Credit rating agencies beaten by a spreadsheet

Alex Hern reports on yet more news showing the uselessness of credit ratings agencies

S&P: An infinite number of monkeys?


A spreadsheet with some publicly available accounting and market based information can do a better job at predicting the probability that companies will default than the ratings agency Standard and Poor’s, according to a paper released by economists Jens Hilscher and Mungo Wilson, of Brandeis and Oxford Universities.

Olaf Storbeck of Economics Intelligence reports:

At the core of the paper are corporate bond ratings by Standard & Poor’s. Hilscher and Wilson look at all assessments that have been given between 1986 and 2008.

Additionally, they constructed an alternative indicator that is meant to gauge the default risk of the bond issuers. The economists only use publicly available information for this “failure score”, mainly balance sheet data like profitability, leverage and cash holdings.

The authors conclude (pdf):

We find that this measure… is substantially more accurate than rating at predicting failure at horizons of 1 to 10 years.

The higher accuracy in predicting the cumulative failure probability is driven by a much higher ability of failure score at predicting marginal default probabilities at horizons of up to 2 years and the fact that credit rating adds little information to marginal default prediction at horizons up to 5 years.

In other words:

Ratings are in fact a poor predictor of corporate failure.

See also:

Osborne’s austerity is failing at the one thing it’s supposed to doAlex Hern, February 14th 2012

Credit rating agencies weigh in on independent ScotlandAlex Hern, February 6th 2012

European socialists call for regulation of the ratings agenciesAlex Hern, January 18th 2012

No, Gideon, low gilt yields aren’t good news, and here’s whyCormac Hollingsworth, November 16th 2011

The current crisis: brought to you politician by inaction and unaccountable credit rating agenciesGeorge Irvin, August 8th 2011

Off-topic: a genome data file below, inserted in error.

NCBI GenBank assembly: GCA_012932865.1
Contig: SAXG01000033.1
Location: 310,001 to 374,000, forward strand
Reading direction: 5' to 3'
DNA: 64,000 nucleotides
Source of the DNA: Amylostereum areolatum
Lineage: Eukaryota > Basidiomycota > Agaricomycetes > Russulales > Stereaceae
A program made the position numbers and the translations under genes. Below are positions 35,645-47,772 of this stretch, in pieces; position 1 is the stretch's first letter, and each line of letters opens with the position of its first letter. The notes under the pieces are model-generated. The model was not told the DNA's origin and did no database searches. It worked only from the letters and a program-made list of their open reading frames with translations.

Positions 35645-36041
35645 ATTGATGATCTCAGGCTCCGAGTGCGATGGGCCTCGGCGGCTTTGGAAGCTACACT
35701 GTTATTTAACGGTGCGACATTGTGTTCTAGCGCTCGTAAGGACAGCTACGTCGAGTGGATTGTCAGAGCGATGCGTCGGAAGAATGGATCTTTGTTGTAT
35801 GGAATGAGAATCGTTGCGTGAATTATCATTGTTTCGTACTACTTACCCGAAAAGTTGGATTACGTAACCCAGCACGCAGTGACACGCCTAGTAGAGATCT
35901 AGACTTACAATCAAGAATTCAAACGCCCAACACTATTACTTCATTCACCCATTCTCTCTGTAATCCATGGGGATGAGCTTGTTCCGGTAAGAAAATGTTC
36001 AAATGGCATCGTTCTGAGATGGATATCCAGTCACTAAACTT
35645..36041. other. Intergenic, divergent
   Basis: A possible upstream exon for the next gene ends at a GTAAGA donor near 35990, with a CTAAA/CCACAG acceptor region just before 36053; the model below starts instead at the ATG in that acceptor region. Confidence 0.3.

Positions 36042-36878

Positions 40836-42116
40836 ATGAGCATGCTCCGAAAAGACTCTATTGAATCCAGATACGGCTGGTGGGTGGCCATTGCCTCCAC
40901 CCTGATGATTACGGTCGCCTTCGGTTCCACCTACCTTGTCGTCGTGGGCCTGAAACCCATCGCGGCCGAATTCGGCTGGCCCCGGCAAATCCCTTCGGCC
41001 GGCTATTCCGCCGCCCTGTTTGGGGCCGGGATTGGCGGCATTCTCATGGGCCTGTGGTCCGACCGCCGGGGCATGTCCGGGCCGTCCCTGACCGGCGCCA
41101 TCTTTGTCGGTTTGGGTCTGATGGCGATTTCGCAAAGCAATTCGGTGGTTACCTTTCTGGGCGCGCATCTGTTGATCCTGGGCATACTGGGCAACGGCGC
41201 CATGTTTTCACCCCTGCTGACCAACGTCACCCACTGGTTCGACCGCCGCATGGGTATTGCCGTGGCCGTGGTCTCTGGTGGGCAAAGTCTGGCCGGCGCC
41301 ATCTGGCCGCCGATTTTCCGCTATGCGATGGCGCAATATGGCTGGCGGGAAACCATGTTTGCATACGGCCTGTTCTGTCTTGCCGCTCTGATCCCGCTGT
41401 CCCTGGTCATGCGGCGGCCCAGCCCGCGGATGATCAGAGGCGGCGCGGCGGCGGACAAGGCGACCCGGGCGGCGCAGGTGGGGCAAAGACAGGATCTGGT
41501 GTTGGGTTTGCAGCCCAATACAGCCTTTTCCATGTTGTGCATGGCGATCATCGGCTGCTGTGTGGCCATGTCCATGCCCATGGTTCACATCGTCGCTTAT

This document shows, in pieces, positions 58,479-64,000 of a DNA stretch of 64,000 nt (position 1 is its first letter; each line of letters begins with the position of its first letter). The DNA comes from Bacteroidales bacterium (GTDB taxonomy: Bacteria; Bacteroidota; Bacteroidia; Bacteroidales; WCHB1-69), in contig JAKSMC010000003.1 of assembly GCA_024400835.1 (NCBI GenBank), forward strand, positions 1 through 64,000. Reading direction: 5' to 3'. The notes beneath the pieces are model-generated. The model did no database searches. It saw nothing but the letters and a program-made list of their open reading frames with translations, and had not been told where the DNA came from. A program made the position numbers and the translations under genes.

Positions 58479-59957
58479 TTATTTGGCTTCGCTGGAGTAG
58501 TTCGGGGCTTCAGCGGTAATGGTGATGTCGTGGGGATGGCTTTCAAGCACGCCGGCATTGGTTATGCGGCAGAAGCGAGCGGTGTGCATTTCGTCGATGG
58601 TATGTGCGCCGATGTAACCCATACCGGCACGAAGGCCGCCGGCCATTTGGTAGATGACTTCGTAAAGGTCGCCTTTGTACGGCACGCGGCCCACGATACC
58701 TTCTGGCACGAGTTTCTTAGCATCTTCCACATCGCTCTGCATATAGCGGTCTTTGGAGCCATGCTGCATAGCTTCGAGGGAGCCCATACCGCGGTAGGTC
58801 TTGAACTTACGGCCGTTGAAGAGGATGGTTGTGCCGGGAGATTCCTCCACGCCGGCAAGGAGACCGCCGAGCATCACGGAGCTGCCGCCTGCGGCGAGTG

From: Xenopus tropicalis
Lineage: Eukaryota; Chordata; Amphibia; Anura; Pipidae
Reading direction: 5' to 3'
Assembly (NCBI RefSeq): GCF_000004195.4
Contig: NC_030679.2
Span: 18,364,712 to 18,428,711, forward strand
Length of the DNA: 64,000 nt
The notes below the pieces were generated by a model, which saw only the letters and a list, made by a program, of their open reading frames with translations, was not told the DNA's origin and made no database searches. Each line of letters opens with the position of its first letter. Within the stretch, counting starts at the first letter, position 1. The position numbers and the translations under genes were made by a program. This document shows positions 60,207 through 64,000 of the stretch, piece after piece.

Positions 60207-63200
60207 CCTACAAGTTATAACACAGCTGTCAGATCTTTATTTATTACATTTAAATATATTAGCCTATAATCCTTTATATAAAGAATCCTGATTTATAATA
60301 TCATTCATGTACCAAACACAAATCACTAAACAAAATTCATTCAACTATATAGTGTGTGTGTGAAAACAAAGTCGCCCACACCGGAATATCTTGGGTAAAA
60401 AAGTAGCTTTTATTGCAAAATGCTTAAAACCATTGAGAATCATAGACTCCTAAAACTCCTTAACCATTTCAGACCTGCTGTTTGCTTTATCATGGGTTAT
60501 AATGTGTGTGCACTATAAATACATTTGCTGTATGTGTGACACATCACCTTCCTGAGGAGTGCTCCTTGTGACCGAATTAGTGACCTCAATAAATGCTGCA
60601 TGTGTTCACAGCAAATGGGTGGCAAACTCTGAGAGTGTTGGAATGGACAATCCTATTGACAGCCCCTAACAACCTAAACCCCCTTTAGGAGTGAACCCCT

• Pingback: Jose Aguiar()

  • Pingback: Pulp Ark()

  • Pingback: Greg O'Reilly()

  • Pingback: Political Planet()

  • Pingback: robert haigh()

  • Pingback: leftlinks()

  • Pingback: David()

  • Pingback: Owen Williams()

  • Anonymous

    It’s a hindcast, not a forecast.

    Any idiot can fit to past data, but that will invariably work awfully going forward.

    So have they done the same for governments? I doubt it.

    7,000 bn of government debt in the UK when you include all those off balance sheet items hidden from view such as PFI.

    Income 550 bn.

    Not surprising that the UK is going the way of Greece.

  • Pingback: BevR()

  • Anonymous

    The other problem, is that credit ratings are for a 10 year horizon. Unless you run the test for another 5 years, you aren’t assessing the ability of the ratings agencies.

  • Pingback: John Rentoul()

  • Pingback: Michael()

  • Pingback: David O'Leary()

  • Pingback: Mike Bennett()

  • BenM_Kent

    PFI, like pensions, are irrelevant to the government’s debt profile.

    Actually all government debt is irrlevant when you have sovereignty over the issuance of your own currency.

    Your mendacity is transparent.

  • Pingback: BevR()

  • Pingback: J-P Martins()

  • Pingback: AltGovUK()

  • mediantoo

    A Guardian article today obliquely hints at the corruption that is at the core of credit rating agencies. Of course, it doesn’t go far enough. The agencies are colluding with the US financial system, which is why they made the junk fraudulently passed on by banks AAA, and it looks as though they are deliberately interfering in Europe’s economy – which, after all has always been the US goal since the end of WW2 and the Cold War. We may be fortunate that the Russians were contained, but the US continues to influence and milk our economies through finance, etc.

  • Pingback: Alex()

  • Pingback: Socrates()

  • Pingback: Credit Rating Repair()

  • Newsbot9

    Not surprising at all when 1%ers like you are ensuring that your corporate welfare is topped up despite everything else.

    And you can’t “past” the data, so that’s one idiot who can’t.

  • Pingback: Donald van Deventer()

  • Pingback: Martin Zorn()

  • Pingback: Jordan Terry()

  • Pingback: VALUEWALK LLC()

  • Pingback: JS()

  • Anonymous

    Not irrelevant if you have to rely on them for your income.

    I presume you mean they can print. Sure they can. That causes inflation. That means pension payouts go up to match.

    Or is your suggestion that pensioners pay the price for government debts?

  • Newsbot9

    Well, it’s your POLICY that pensions pay the price for the government’s austerity, so…

  • Anonymous

    Pensions pay the price for not using assets to back them. You need to dig back to see the real cause.

    Austerity has arisen because government have been running naked off the book debts. Debts with no assets to match. Off the books because it wasn’t reported in the accounts, and so politicians assumed that the debts are small.

    That’s why you won’t get the promised gold plated pension of yours. They will cut it. The tyranny of the majority. It’s called democracy and you are vulnerable.

  • Pingback: Alexander at odds with Osborne over UK credit rating | Left Foot Forward()